House Training Case

Back to our case: A three year old dog is not house trained and causing the family a lot of grief. They feel their only option is to re-home the dog into a home that has more time for this dog and the possibility to tackle the issue. Other issues are unknown at this time. The dog has not been crate trained. That is all the information we have. I would most likely ask her to see her vet first to exclude any medical issues. If those are excluded I would set up a training plan. We start with the wanted end behavior and build up a plan from there. What advice would you give in such a situation? Tell them that the dog is 3 years old and should be able to hold it at least 8 hours? Crate them all day? Any training comes with an incremental plan. A step by step guidance on what to do. What if you get stuck? What if the dog still eliminates even though you have stuck to the plan? What if the dog doesn’t respond well to the crate training? “What if …” A trainer provides you with an appropriate answer. Adjusting the plan, splitting the step where you got stuck and helping you to take your dog one step further into ensuring your dog becomes house trained.

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Good Advice or Bad Advice?

When it comes to dog training and behavior ask a professional. One that has the qualification. Getting the advice of one that has not been educated in the matter will provide you questionable advice. It could be good or bad either way. Just because people have had dogs all their lives doesn’t make them knowledgeable in the field. They may have picked up things here and there, gone through some training and thus feeling content about dog behavior. How correct is their knowledge? Don’t wait to find out and possibly cause more damage to your dog. It is not worth it. If you do take the suggestions of unqualified individuals then be prepared to deal with the consequences. Dog Parks inhabit many so called “dog professionals” with all different answers to one question.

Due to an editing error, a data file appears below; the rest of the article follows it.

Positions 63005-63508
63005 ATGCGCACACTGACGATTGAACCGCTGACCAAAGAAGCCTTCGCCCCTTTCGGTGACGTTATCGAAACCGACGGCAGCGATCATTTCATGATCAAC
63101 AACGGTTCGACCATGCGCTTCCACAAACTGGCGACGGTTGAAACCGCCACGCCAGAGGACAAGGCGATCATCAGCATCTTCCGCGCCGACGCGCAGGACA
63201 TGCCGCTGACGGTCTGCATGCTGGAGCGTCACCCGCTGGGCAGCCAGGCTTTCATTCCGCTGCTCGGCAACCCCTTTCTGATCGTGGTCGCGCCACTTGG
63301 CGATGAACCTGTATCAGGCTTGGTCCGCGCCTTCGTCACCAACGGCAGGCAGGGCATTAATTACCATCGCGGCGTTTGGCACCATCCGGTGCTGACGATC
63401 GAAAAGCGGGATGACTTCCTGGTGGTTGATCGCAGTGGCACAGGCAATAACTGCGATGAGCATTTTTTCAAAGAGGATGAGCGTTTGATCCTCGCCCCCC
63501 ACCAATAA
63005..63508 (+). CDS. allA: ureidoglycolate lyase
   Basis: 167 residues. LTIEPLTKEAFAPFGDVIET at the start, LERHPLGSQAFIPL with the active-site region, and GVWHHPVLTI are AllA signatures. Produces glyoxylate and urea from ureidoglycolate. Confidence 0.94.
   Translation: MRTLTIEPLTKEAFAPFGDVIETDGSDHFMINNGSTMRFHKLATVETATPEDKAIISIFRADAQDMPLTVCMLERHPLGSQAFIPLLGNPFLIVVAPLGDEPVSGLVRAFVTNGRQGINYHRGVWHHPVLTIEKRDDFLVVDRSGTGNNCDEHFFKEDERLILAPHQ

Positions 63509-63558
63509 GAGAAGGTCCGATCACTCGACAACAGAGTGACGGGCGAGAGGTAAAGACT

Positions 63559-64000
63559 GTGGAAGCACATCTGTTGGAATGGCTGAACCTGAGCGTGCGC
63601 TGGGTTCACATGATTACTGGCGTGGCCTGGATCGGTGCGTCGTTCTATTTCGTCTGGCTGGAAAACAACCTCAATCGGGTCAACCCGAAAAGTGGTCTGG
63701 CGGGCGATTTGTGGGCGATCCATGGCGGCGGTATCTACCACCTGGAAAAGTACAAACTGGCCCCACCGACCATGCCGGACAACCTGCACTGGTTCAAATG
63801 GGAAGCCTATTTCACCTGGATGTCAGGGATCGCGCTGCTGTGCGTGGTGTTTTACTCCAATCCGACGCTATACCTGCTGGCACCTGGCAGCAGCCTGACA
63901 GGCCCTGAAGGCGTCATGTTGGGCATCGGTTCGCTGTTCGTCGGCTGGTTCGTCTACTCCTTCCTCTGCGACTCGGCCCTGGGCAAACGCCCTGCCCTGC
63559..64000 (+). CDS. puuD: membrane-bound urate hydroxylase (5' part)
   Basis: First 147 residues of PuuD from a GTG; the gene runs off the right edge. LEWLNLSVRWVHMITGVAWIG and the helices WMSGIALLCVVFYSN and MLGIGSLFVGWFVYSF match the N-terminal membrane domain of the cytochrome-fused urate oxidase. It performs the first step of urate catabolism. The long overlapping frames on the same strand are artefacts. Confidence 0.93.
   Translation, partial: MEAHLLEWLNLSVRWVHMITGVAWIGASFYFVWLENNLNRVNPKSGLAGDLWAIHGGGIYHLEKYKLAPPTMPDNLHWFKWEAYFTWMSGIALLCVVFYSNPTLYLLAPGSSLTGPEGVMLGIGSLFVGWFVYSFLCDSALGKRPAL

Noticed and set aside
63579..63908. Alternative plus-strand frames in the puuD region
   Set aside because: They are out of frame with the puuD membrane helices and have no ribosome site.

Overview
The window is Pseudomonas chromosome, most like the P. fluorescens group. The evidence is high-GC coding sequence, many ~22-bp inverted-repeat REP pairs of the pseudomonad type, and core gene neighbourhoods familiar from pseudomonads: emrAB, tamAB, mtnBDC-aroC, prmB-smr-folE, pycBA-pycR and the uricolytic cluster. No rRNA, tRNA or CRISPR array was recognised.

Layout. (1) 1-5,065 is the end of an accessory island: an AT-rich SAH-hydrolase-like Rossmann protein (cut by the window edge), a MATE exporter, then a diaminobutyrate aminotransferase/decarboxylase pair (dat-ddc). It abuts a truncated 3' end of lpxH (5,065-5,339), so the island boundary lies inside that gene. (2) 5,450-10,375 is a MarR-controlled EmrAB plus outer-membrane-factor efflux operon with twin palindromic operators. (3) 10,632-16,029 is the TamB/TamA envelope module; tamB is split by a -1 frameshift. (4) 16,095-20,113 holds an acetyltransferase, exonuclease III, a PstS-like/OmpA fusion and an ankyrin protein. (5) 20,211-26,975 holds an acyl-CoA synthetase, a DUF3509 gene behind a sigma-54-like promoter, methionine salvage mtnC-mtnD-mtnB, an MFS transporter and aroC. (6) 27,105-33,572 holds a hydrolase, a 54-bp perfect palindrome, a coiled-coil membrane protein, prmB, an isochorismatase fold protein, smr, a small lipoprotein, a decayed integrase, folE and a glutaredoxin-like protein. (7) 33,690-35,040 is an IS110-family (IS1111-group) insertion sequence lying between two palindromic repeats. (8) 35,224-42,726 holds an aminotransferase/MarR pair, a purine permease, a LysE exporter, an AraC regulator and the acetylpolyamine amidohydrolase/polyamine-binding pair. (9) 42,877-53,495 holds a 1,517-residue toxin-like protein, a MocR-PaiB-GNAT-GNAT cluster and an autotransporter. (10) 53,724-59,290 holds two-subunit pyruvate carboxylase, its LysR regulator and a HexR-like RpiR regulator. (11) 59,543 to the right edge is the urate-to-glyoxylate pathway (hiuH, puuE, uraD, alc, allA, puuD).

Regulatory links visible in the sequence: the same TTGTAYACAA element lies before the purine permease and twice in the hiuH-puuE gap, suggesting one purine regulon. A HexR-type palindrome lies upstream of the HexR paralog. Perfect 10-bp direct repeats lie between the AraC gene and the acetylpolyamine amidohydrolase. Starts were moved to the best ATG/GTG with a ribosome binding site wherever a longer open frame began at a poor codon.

Which professional?

Stay away from professionals with no formal training. If you don’t see any accreditation or education in the “About” part of a business web site then rest assure it is a self-proclaimed dog professional. No education means they are basing their own experience, whatever they have picked up here and there and mingle it together into a whole new “dog training and behavior” guide. A vet is not a dog trainer nor is a Vet Tech unless they have gone through some specific training. They are qualified within their field of education even though they deal with dogs on a daily basis. I don’t do their job and they shouldn’t do mine. If they do ask them for the qualification in dog training and behavior.

What can Dog Connect do for me?

Dog Connect is a group of dog lovers. We have individuals in this group on every single level. From first time dog owner to highly educated professional. If you have a question please just ask. We may provide you with insight, helpful links or refer you to a professional in your area.

Nathalie Mosbach is the owner of Beyond Companions LLC. K9Consultant, The Dog Hikers and pawDOGraphy are a few of her successful businesses. 

Getting rubbed the wrong way

Training Troubleshooting Series, Part 1: Consistency

Saying that dog training is complex is like saying life is unpredictable. It’s a massive understatement that is of little use to anyone in the midst of teaching a dog a “sit” from a “down.” Training involves communicating with a different species that speaks a different language. Training involves teaching dogs how to behave – not always according to rules that make sense in our dogs’ minds, but according to rules that make sense in our minds. Often, despite research and consultation with others, training hits obstacles – and this is often when clients call my colleagues and I for help.

Although it can be incredibly frustrating when training techniques fail to change behavior, it doesn’t mean the training is a failure. Tweaks in timing, mechanics, and procedure are sometimes all that’s needed for a successful outcome.

Over the next several blog posts, I will focus on ways to make your training more effective and how to troubleshoot the difficult spots. This week’s post will focus on a topic that is critical to any type of behavior modification program: Consistency.